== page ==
Multiple Sclerosis (MS) is an autoimmune condition that can affect the brain and spinal cord, sometimes causing serious disability – though it can occasionally be mild. MS is a lifelong condition that can cause a wide variety of symptoms and a slight reduction in life expectancy.
MS typically starts in one of two ways: with individual relapses (attacks or exacerbations) or with gradual progression. More than 8 out of 10 of people diagnosed with MS are diagnosed with relapsing remitting MS. Just over 1 in 10 people with the condition begin with gradually worsening symptoms – this is known as primary progressive MS.
The symptoms of MS can vary widely from person to person and can affect any part of the body. Symptoms may come and go in phases and can get steadily worse over time. The main symptoms include:
The exact cause of MS is unknown, but it occurs when the immune system attacks healthy parts of the body – namely, the myelin sheath at the brain and spinal cord (the layer that surrounds and protects nerves). This damages the myelin sheath and potentially the nerves themselves and causes messages travelling along the nerves to be slowed or disrupted.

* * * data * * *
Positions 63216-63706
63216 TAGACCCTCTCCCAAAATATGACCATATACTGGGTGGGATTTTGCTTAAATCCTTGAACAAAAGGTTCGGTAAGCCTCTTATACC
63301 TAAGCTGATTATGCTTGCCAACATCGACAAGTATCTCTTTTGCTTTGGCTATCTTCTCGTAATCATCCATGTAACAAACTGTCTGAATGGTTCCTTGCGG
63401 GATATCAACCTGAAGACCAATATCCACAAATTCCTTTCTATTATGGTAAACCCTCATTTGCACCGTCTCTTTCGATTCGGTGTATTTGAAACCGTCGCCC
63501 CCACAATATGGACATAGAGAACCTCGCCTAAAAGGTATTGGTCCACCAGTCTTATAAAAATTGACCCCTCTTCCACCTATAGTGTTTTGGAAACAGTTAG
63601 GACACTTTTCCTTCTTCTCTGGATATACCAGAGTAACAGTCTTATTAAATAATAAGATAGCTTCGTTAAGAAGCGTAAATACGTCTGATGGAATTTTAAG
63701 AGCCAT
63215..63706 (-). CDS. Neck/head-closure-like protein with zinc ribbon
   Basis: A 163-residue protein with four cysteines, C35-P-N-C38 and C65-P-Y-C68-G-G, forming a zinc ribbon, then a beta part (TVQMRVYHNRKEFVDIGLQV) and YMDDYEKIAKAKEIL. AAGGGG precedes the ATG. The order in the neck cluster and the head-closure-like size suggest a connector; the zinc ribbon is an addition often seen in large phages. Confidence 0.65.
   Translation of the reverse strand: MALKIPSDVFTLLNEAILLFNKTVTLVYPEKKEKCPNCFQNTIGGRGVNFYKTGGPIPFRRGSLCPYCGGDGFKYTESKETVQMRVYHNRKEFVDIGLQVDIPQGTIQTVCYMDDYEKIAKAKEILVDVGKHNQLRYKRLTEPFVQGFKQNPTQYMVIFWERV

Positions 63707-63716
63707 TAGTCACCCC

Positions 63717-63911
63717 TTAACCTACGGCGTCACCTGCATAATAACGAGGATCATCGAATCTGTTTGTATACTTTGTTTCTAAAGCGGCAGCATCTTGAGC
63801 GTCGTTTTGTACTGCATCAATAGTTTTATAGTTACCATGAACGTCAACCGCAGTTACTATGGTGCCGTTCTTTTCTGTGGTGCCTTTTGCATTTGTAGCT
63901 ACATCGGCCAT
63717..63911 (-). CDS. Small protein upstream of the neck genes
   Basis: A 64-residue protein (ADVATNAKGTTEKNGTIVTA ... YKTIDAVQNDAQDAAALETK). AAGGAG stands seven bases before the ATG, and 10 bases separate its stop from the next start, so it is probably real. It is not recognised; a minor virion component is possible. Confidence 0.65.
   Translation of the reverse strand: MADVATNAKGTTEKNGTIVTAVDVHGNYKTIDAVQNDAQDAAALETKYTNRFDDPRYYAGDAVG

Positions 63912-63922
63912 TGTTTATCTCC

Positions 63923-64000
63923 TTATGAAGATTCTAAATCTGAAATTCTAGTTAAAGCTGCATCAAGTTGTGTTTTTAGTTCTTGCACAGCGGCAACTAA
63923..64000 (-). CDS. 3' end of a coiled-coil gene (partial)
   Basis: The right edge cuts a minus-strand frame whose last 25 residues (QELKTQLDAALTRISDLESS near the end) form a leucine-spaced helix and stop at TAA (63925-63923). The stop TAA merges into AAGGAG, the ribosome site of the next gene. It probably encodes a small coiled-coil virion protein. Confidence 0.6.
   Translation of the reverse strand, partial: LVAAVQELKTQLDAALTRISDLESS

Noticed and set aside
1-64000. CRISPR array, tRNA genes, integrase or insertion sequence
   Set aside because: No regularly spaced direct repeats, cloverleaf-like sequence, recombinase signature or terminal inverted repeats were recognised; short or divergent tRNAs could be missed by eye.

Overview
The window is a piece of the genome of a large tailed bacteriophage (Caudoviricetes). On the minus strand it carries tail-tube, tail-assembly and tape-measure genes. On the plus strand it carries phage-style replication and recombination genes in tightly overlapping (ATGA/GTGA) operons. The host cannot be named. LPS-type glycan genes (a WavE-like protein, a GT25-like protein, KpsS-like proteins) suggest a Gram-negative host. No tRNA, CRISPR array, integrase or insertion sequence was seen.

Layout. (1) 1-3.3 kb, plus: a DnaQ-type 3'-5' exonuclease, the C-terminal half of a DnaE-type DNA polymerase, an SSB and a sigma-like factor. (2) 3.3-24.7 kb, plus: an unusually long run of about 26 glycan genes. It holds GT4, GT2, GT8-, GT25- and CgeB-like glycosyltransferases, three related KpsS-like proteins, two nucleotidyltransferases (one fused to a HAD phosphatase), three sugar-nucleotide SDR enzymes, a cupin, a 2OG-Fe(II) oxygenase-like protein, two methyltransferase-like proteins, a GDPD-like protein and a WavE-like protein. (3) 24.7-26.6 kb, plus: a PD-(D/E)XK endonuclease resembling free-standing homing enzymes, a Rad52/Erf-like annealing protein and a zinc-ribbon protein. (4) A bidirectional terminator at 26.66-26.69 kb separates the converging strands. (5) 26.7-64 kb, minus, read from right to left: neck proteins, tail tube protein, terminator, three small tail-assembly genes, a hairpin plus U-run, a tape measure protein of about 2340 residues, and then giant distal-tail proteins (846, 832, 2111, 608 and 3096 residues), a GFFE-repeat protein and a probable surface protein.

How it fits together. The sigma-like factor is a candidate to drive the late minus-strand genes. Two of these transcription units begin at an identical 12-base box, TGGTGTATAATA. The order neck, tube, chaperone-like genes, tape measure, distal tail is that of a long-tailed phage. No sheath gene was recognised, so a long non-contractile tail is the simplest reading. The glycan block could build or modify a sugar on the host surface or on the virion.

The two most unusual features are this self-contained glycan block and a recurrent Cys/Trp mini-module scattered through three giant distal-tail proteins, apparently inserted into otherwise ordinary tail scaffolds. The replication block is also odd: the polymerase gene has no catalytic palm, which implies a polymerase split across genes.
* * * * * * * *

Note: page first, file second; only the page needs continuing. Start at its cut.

It is not fully understood what makes the immune system actin this way, but most experts believe a combination of environmental and genetic factors are involved.
There is currently no cure for MS, but a number of treatments are available for the management of the condition and its symptoms. These include medicines such as steroids to speed up recovery in relapses with short courses; disease-modifying therapies to reduce the number of relapses; and treatments for specific symptoms such as spasticity.
Disease-modifying therapies may also help to slow or reduce the overall worsening of disability in patients with relapsing remitting MS and in those with secondary progressive MS who have relapses. However, there is currently no treatment that can slow progression of the condition in patients with primary progressive MS, or secondary progressive MS in the absence of relapses.
There is growing evidence to support the use of medical cannabis for the treatment of some symptoms of Multiple Sclerosis. Studies have shown that cannabis-based medicines can be useful in in combination with existing treatments for the reduction of pain and spasticity associated with MS. A number of reviews have concluded that there is enough evidence to support the benefits of medical cannabis for Multiple Sclerosis.
Our specialist physcians are experienced in assessing individual cases and helping to determine whether medical cannabis could be an effective option.